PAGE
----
The ruling by an Egyptian court to cancel elections is the latest showdown between the president and Egypt’s judiciary, intertwined with a heated political struggle between ruling Islamists and the secular opposition.
It was what secularists had feared would secure an Islamist state. After granting himself sweeping powers and pushing through a controversial new constitution, President Mohamed Morsi had been calling for parliamentary elections with haste. With the opposition set to boycott, Islamists were poised to dominate. But when a top court cancelled elections last month just weeks before elections were set, the president's plans were quickly derailed and a more complex struggle reemerged.
While ruling Islamists said the decision came as a surprise, Egypt's transition has born witness to a string of confrontations between the presidency and the country's judiciary, where a majority of its courts remain filled by judges appointed by former president Hosni Mubarak.
"There is more than one point of friction, and definitely the dissolution of parliament by the Supreme Constitutional Court last year was one," Ziad Akl, a senior researcher at the Cairo-based Al Ahram Center for Strategic Studies, told DW. "But if you are talking about Islamists at large, disqualifying people like Hazem Salah Abu Ismail and Khairat El-Shater are also points of contention," he added, referring to leading Islamist figures barred from presidential elections by the courts.
Akl said there have also been many cases that Islamists lawyers have presented before court which did not end in their favor creating plenty of resentment.
"A lot of these cases have a lot to do with insulting the president, insulting national symbols, closing down specific television stations," he said. "There is a case of this nearly every week."
In November, in an attempt to consolidate power, Morsi issued a decree granting himself immunity from the judiciary's supervision, and at the same time, deposed of the then prosecutor general, replacing him with a judge widely believed to be pro-Muslim Brotherhood. The move caused an outcry among opposition and generated considerable suspicion and hostility among judges. In the wake of massive protests, he rescinded his decision.
In February, when Morsi called for elections, many questioned whether they were feasible amid continual unrest. Islamists said it would bring stability amid chaos, while the opposition vowed to boycott the polls.
"Essentially, there is a deep division between the Muslim Brotherhood and the opposition, and the opposition knows they are not going to stop the Brotherhood," said Marina Ottaway, senior scholar at the Woodrow Wilson International Center. With poor organization and little support on the ground, Ottaway believes the opposition is trying to postpone elections.
"It's very paradoxical for an opposition that claims to defend democracy to be rejecting elections at this point and the decree issued last November by Morsi was certainly not democratic," Ottaway said. "Neither party is acting democratic, so it seems that they are moving toward a very heavy confrontation."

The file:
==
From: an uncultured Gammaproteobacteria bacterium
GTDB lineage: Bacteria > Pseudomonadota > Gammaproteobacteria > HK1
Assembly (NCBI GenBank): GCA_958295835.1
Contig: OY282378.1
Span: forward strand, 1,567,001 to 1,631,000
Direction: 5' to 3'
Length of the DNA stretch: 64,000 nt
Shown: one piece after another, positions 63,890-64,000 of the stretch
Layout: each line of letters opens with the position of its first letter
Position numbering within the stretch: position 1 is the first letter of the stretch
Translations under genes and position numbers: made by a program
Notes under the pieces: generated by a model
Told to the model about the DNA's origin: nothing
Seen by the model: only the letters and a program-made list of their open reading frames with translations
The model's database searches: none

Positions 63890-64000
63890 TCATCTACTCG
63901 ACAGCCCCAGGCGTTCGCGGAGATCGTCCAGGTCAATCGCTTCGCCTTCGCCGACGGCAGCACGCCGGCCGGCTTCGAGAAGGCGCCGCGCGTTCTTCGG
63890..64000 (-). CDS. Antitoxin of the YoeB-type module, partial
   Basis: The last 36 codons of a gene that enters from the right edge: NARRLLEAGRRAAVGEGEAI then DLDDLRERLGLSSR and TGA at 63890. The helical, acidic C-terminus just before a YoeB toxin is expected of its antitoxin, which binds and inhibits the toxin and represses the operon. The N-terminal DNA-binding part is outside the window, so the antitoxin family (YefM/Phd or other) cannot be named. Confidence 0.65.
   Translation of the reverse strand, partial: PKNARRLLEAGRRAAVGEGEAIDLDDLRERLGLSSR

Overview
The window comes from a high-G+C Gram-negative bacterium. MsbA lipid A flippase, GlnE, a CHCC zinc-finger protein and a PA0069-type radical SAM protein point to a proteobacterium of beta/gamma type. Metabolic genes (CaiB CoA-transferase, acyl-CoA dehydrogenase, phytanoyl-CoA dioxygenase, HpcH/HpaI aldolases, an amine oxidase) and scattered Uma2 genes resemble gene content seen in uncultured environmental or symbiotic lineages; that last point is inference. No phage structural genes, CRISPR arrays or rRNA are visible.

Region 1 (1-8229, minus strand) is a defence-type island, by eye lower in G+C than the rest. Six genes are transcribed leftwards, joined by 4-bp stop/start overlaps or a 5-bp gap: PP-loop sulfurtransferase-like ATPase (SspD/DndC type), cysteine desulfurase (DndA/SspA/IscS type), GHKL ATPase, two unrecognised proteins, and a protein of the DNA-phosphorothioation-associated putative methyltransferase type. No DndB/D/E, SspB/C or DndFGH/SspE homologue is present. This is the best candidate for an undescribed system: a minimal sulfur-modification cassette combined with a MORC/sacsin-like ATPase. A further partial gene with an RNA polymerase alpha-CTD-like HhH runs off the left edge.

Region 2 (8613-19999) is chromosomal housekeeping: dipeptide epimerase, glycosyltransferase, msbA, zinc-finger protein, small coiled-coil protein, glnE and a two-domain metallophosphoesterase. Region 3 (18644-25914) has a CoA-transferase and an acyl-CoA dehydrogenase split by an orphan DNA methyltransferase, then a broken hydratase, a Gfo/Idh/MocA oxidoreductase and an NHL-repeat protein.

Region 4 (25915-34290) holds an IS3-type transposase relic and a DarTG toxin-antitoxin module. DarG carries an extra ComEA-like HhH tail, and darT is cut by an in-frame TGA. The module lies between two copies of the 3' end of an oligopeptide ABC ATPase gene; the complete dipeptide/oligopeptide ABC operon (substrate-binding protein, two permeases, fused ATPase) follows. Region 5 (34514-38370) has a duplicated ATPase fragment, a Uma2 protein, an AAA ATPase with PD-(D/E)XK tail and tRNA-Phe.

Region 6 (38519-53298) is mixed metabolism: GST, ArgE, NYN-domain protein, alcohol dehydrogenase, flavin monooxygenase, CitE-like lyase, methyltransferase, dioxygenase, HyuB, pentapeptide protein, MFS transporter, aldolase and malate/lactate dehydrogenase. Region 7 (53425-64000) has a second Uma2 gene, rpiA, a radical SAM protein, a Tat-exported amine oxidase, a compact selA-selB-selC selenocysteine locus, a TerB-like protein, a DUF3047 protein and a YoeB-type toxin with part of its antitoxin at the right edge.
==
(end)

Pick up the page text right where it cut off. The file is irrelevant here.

But the decision to cancel elections came amid multiple complaints that challenged the legality of the elections law, which set out to organize how elections would be held and the opposition staunchly denied attempts at delaying elections.
"We are not members of the Shura council and we are not represented in the cabinet, so we want to have parliamentary elections," Amr Hamzawy, a founding member of the National Salvation Front, the main opposition bloc, and a former member of the dissolved lower house of parliament, told DW. "We have to sort out all these problems and put our institutions on a strong foundation."
With Egyptian courts having a history of breaking up sitting parliaments after elections on technicalities, those welcoming the decision were not limited to liberal and secular parties. The Salafi Nour party, a far right Islamist party, also hailed the decision, having warned future parliaments could be dissolved if legal matters were not addressed.
"To be frank, this is a matter of the Shura Council violating regulations," said Hamzawy. He says the law drawn up by the Islamist-led Shura Council paved the way for an unequal playing ground. Major concerns included the position of women on voting lists and the plan to hold elections in four stages, a move seen as a way to hamper elections results and compromise transparency. Accusations of gerrymandering were also cause of great concern.
"The new law completely changed the geographic layout of the constituencies. They became very broad, almost impossible for an individual to cover, unless you have bases in almost every single crack in Egypt," said Akl. "They felt this was something tailored for the Muslim Brotherhood, a platform of unequal opportunity."
With elections in legal limbo, analysts say there will be consequences. “The prospect of elections makes politicians nervous about their position at the polls and they don't want to get into an unpopular agreement," Nathan Brown, senior associate at the Carnegie Endowment for International Peace, told DW. "There is speculation that that is one of the things that is holding up the IMF deal." (The $4.8 billion loan by the International Monetary Fund to prop up the economy has been held up by Morsi's reluctance to push through tax increases and subsidy cuts - the ed.).
"At the same time on the street level, you have worsening conditions, sectarian tensions, periodic outbursts of clashes among rival forces," he added. "So when you are facing very severe economic and political problems, it keeps Egypt in a state of political paralysis."